7. Plan the right time to give clear instructions and answer questions on how to carry out a task.
  8. Scale tasks down to allow less expert contributors to make tiny steps and feel comfortable with the process.
  9. Scale up people’s online skills: send tool links and other resources upfront and ask to prepare.
  10. Use reaction-tools frequently to feel the group mood.

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15 Tips on Online Innovation methods

  1. Because there’s no in-person connection among the online team, use structured and rigorous methods to keep pace and monitor your results.
  2. Don’t use in-person innovation methods without tailoring and adapting them to the online setting.
  3. Don’t use a method just because of the method itself. Match the purpose of your initiative and your organisation’s characteristics with the superpower and benefits of the online methods present.
  4. Use the Problem Framing method before any innovation process to determine whether a problem is relevant or not for the organisation and the market.
  5. Love the problem: spend time understanding, framing and reframing your problem.
  6. Use the Online Customer Experience Deck to help a group identify a customer segment they want to focus on.
  7. Use the Lightning Decision Jam if you want to solve a problem in 60 minutes or if you need to educate a group on how online innovation can be done effectively.
  8. Take advantage of quickly connecting relevant stakeholders on your innovation process with no travel costs and less scheduling complications.
  9. Don’t get lost in opinions, trust only ‘Your Own Data’ (YODA): fresh, relevant, trustworthy and significant data collected by yourself.
  10. Pretotype it, build a simple artifact or technique to collect YODA very quickly and inexpensively.
  11. Search feedback from your market as soon as possible with a Minimum Viable Product (MVP).
  12. Use the online techniques to get feedback from many users and customers about their frictions.
  13. If you’re innovating an organisation be sure to have the top management sponsorship.Online it can be easier to make them participate at the beginning and during important steps of the innovation process because it’s more efficient.
  14.  Use different online settings to maintain the creative power of an innovation method: synchronous moments to align people, engage, take decision, co-create and asynchronous moments to have feedback from the market, make researches, improve outputs.
  15. Trust the online power of the structured processes of all methods worked out in the book ‘Online Innovation’.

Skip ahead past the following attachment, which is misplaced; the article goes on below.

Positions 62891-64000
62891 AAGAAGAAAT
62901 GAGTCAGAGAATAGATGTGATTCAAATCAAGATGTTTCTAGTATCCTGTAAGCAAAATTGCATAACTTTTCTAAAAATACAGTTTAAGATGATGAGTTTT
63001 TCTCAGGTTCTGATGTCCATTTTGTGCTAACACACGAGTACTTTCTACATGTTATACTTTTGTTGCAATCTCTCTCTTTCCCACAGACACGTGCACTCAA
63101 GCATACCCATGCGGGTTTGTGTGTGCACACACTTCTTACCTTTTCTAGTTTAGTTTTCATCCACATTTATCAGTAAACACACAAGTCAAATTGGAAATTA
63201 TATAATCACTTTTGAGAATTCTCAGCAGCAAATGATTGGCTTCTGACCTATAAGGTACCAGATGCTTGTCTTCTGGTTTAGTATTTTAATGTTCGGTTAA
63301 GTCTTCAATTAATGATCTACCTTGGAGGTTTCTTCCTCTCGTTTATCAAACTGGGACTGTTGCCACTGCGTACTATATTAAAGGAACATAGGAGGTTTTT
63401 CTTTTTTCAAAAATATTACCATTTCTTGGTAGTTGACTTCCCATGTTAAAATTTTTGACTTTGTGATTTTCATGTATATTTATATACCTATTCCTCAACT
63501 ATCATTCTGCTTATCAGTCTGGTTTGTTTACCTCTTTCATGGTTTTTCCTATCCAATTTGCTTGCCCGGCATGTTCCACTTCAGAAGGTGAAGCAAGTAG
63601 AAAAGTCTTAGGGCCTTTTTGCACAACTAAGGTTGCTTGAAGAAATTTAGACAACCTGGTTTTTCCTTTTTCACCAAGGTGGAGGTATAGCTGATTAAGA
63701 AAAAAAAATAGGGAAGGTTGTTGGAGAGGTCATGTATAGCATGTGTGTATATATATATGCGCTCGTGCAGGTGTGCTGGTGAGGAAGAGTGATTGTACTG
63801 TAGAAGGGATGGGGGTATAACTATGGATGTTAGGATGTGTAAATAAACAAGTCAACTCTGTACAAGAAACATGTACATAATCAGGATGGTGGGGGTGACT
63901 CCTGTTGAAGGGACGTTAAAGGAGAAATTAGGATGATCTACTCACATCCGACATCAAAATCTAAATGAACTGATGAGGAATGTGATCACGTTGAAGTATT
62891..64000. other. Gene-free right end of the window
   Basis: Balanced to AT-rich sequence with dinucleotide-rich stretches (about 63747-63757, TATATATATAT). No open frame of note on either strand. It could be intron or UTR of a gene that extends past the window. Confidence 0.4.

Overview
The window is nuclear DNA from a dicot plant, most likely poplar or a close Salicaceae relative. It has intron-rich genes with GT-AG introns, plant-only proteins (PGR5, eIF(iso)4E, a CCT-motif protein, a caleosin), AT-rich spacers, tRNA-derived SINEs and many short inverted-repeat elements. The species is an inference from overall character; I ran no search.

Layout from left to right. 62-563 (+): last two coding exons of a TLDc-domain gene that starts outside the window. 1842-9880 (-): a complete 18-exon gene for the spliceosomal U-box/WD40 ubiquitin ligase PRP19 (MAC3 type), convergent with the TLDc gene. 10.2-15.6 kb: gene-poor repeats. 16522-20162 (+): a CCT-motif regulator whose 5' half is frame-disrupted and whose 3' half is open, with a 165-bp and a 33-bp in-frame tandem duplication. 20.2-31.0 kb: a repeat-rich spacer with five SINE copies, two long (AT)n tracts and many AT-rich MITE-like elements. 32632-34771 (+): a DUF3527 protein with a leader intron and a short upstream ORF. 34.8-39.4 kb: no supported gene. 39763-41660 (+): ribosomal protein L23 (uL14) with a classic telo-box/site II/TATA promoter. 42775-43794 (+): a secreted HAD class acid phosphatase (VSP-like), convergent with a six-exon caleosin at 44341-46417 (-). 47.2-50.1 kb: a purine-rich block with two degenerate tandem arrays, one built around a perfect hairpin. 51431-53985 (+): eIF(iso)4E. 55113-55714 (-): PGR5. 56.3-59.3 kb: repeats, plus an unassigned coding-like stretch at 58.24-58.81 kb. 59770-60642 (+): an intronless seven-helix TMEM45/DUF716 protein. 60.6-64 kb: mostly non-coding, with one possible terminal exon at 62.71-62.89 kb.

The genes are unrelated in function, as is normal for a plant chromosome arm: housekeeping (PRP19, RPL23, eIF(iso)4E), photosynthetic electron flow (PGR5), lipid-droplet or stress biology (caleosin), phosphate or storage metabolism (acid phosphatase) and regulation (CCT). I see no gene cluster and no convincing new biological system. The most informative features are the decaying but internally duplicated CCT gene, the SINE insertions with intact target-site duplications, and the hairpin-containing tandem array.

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35 Tips For Online Facilitators

  1. Don’t facilitate AND participate.
  2. Choose a way of working that best suits you online.
  3. Stay genuine and be yourself.
  4. Give the opposite energy to the group.
  5. Give a time box. Make sure everybody knows the time limit for an assignment.
  6. Always explain what you are going to do and why.
  7. Have tactics to manage strong personalities.
  8. Have everyone use the same colour of online post-its on your boards so that it does not stand out whose idea it is and it will not influence the choices.
  9. If you ask someone to work on something, ensure you let them display it online.
  10. Check with the project leader how everyone is divided into online teams.
  11. Control the online design thinking and innovation process; don’t try to control each individual. Respect everyone’s own space.
  12. Remind the group of the agreement to be respectful towards one another.
  13. Give credit where appropriate; stimulate, motivate and enthuse the group publicly.
  14. Let the group do the work. Not you.
  15. Keep the momentum otherwise it becomes too long-winded and the group will get bored.
  16. Always stay one step ahead of the group so you can apply the next technique immediately.
  17. Ask the group for help if you are not sure how to continue.
  18.  Always treat everyone with respect, but also tell them when you do not approve of something.
  19. Pay attention to the body language of the participants on screen.
  20. Regularly check what the groups are working on so that, if necessary, you can guide them.
  21. Have confidence in the quality of the group and allow them to work independently.
  22. Intervene only when absolutely necessary.
  23. Give the project leader and the client a ‘wild card’ during the selection process of best opportunities, ideas, concepts or business cases.
  24. If a group can’t make a decision, use voting as an instrument to avoid extensive discussions.
  25. When you explain something about a tool or a technique which is on the online collaboration tool (e.g. Miro), share your screen and show what you are doing.
  26. Be clear about the objectives of a breakout session (what is the ‘deliverable’?).
  27. Have always under your sight the participants’ list to manage the group and give the introverts and silent people also online attention.
  28. Online turn-taking: call one participant at the time to avoid overlapping.
  29. Moderate the discussion more firmly to create a safe online working environment for everyone.
  30. Ensure you reduce unnecessary discussions – Use the online note and vote formats.
  31. Read the online room – take natural breaks spontaneously when energy is low.
  32. Enjoy your online facilitation yourself, as it will lead to more relaxed participants too.
  33. Train yourself regularly learning new online tools which pop up everyday and are creating more inspiring creative online working spaces.
  34. Practice, Practice, Practice.
  35. Check out the new book ‘Online Innovation’ here: